View Full Version : The media's skewed definition of ''plus size''

9th April 2010, 21:28
E! recently showed a show called Sexiest: Voluptous Vixens. After watching it, it was obvious the writers had no Idea what plus-size means. There was not one girl that I saw that was remotely voluptuous. All of them were just as underweight as every other mainstream waif. There was no mention of Christina Schmidt, Chloë Agnew, Jessica West, or any other true voluptuous vixen. By the end, I was literally yelling at my TV, asking where the beautiful plus size women were listed in their countdown.

The TV schedules do not show reruns of the program in the near future, which I believe is good, considering they are sending yet another false definition of true beauty.

25th October 2010, 03:31
<br>Your frustration is understandable, and is certainly shared by every reader of this Web site.

What Clay encountered in the program that he describes was a particularly insidious stratagem on the part of the diet-starvation/ exercise-torture industries (as abetted by the media). By falsely labelling actresses who are still extremely thin (but just a shade less emaciated than other celebrities) "curvy," the diet-pushers hope to ensnare those women who are impervious to the usual kind of starvation propaganda, which employs size-0 skeletons.

There is nothing actually "curvy," in the sense of full-figured, about celebrities such as Jennifer Lopez or Beyoncé. But it serves the purposes of the starvation industry to label them as such. Why? Because when a luscious, healthy woman who is a size 20, or 22, or 24 encounters a scrawny size-0 model, it is possible for her to dismiss this stick insect as not having any relation to herself. The difference in their physiques is too great. But if the same woman sees an actress labelled "curvy" who is a <i>tiny</i> bit bigger than anorexic, she cannot so easily ignore the comparison. <i>"If <b>she</b> is curvy,"</i> the full-figured woman thinks to herself, <i>"then what am I? A freak?"</i>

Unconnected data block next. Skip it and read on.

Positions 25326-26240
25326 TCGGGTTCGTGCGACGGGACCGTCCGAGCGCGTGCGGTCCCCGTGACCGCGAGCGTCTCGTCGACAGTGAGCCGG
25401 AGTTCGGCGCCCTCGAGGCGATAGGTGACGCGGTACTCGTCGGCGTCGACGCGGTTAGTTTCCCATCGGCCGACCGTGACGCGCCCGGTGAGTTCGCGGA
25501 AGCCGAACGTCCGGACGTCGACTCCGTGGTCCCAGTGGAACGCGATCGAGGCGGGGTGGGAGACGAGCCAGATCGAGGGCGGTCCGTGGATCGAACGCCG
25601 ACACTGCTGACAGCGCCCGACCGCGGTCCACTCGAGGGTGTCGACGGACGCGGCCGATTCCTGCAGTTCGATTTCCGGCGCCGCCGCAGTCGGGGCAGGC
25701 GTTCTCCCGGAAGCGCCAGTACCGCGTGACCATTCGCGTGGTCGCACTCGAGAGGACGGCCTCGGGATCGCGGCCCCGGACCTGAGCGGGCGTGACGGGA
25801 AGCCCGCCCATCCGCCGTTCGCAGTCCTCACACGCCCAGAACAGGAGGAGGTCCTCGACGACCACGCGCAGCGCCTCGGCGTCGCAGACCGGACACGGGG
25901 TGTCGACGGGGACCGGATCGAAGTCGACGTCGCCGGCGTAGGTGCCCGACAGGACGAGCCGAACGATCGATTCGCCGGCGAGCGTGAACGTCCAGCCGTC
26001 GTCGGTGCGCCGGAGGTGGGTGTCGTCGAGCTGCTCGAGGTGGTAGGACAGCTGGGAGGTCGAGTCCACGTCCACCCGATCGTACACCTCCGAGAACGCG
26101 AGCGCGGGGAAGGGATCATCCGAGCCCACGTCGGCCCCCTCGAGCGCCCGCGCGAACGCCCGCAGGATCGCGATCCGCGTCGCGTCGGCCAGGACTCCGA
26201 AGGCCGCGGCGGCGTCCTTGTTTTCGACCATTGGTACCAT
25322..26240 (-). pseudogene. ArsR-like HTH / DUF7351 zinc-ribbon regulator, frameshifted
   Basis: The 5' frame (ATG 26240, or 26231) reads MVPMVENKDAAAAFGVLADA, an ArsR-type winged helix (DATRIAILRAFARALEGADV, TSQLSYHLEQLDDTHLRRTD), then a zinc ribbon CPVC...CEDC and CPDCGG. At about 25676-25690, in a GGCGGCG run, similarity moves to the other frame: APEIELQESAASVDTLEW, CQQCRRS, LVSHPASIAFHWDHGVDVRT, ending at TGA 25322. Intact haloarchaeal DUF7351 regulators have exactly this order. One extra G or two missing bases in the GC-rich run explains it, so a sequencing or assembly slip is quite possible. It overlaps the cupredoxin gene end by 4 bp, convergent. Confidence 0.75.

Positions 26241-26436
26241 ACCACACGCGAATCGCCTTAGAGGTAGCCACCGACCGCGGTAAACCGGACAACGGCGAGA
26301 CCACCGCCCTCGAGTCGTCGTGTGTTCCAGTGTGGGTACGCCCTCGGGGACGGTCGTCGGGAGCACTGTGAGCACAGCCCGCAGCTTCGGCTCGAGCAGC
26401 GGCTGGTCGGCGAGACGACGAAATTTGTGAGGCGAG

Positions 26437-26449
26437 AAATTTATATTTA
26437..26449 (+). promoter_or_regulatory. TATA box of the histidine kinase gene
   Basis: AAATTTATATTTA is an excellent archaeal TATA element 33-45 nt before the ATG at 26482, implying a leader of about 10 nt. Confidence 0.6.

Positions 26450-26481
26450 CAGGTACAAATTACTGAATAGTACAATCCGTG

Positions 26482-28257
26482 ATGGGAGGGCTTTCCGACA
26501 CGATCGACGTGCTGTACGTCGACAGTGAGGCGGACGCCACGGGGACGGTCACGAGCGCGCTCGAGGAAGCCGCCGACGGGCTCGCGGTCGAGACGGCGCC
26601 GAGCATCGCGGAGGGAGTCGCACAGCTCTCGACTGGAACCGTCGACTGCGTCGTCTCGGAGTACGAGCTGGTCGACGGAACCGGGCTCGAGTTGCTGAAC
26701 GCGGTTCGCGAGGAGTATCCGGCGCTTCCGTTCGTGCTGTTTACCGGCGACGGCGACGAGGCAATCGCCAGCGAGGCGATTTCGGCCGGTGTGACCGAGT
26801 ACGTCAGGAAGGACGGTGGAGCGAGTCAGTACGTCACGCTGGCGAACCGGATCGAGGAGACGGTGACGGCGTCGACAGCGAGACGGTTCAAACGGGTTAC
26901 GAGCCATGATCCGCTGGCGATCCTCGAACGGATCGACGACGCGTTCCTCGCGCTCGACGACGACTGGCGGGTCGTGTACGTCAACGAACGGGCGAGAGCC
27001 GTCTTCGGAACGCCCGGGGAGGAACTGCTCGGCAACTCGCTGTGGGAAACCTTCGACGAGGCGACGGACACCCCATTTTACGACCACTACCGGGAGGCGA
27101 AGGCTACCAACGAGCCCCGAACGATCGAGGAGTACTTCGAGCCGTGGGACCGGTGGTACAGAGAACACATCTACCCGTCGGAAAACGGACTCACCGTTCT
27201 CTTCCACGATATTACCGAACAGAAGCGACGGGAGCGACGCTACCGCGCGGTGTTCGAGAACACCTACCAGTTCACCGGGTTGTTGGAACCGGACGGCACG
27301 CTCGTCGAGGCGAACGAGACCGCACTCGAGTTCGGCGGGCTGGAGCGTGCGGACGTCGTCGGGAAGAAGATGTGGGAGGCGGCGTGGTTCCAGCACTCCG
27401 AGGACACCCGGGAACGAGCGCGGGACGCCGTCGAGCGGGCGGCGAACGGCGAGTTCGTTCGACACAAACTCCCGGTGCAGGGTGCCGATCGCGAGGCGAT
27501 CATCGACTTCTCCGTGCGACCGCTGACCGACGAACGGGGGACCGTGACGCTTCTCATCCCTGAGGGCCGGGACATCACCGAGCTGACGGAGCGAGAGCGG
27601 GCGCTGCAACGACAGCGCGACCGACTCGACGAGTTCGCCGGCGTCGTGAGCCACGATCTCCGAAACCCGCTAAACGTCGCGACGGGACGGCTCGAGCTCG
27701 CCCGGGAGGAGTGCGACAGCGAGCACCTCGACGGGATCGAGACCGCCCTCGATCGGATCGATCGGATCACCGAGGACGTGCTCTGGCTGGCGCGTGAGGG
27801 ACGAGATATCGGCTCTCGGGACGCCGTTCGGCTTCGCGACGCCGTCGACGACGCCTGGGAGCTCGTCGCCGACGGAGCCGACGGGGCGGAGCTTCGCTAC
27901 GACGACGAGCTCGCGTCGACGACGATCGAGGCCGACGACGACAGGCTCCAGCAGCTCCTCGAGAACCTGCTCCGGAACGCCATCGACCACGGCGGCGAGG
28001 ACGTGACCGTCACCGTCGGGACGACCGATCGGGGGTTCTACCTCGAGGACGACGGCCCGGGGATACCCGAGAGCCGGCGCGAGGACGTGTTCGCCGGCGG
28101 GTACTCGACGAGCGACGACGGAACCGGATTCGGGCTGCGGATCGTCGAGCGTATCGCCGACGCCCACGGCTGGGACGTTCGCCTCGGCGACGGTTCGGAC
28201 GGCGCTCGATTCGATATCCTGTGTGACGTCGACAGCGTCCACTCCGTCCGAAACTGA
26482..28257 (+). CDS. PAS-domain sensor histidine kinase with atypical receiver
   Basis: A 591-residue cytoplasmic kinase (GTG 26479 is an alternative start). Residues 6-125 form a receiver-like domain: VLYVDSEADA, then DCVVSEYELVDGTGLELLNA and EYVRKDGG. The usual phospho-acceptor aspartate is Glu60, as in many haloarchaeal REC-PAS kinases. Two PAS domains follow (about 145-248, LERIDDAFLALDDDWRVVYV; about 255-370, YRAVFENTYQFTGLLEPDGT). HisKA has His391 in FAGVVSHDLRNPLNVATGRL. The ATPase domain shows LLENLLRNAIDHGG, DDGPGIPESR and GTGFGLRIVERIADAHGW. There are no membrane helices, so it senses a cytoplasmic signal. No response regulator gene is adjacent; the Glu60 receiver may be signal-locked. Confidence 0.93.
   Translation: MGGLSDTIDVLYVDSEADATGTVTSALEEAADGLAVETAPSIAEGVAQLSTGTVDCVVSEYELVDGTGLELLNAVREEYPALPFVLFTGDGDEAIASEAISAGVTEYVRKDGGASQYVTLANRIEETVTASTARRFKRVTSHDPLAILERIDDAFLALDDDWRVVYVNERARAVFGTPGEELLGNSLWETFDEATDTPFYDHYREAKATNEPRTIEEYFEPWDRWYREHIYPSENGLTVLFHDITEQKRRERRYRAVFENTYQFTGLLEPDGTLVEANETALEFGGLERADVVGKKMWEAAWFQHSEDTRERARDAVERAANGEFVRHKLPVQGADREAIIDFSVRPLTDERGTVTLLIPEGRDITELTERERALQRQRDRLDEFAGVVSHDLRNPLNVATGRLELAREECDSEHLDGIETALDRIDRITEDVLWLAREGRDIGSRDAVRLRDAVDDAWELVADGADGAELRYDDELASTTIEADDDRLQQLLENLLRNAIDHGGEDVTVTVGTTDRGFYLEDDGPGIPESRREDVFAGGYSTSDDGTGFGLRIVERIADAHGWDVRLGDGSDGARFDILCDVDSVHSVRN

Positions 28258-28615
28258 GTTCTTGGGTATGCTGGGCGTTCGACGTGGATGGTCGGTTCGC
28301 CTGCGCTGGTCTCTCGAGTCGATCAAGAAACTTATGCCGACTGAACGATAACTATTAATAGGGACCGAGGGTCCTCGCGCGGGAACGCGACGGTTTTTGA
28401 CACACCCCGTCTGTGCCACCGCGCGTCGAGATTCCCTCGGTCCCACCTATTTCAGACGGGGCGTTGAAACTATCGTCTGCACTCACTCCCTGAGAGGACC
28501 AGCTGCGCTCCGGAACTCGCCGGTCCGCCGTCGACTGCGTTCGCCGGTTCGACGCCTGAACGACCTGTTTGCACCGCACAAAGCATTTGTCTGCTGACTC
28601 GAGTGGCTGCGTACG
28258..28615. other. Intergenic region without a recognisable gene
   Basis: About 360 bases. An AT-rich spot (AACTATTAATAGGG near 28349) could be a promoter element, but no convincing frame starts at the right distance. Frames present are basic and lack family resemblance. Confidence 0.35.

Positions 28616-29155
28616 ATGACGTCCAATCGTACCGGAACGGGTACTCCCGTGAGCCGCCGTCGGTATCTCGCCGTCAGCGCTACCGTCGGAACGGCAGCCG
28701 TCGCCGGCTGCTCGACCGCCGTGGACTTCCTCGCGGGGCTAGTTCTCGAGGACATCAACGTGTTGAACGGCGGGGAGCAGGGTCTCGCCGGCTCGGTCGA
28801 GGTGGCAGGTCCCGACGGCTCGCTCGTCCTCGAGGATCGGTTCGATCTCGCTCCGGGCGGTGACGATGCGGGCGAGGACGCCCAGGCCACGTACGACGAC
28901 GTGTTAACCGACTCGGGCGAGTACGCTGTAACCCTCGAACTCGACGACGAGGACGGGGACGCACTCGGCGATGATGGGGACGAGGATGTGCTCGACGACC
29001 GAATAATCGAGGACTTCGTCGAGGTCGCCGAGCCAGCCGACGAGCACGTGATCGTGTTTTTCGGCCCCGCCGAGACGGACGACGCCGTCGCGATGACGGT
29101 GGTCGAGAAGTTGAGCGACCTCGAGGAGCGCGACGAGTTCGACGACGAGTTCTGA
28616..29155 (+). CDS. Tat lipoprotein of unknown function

By insidiously redefining "curvy" to mean practically the same thing as "thin," with <i>both</i> body types being unnatural and underweight, the diet-pushers move the goalposts. They narrow the parameters until all healthy, shapely women are excluded from the paradigm of normality. As a result, the majority of women are tricked into thinking that they must be excessively proportioned, simply because they fall outside the circumscribed limits of what is called "curvy."

It would be as if the media acknowledged 7'0 women as "tall" but called 6'0 women "petite." Everyone under 6'0 would suddenly feel freakishly short, because they wouldn't even measure up to the "petite" paradigm. But the only reason why they would feel this way is because the parameters for "petite" had been set unnaturally, absurdly high.

Calling skinny celebrities "curvy" exemplifies the same form of reality-twisting, except in this case it has a dark side, because whereas no one can alter their height, women are constantly tricked into thinking that they can diminish their naturally full proportions to match those of the so-called "curvy" celebrities.

In truth, the "curvy" honorific should only properly be applied to women who are genuinely full-figured, such as the celebrities whom Clay offers as examples.

This is all the more reason why the <i>plus-size</I> fashion industry should only accept models who are <i>truly</i> plus-size: so that full-figured customers can see models to whom they can relate, models in a range of sizes (16 to 28) within which the customers themselves will be included.

<i>Curvy</i> Jessica West, size 14/16, Ford Toronto--a model who actually <i>would</I> deserve to be included in a show titled <i>Voluptous Vixens.</I><p><center><img src="http://www.judgmentofparis.com/jw/jw09a.jpg"></center><p>- <a href="http://www.judgmentofparis.com/jw/jw09.jpg"" target="_blank">Click to view larger</a>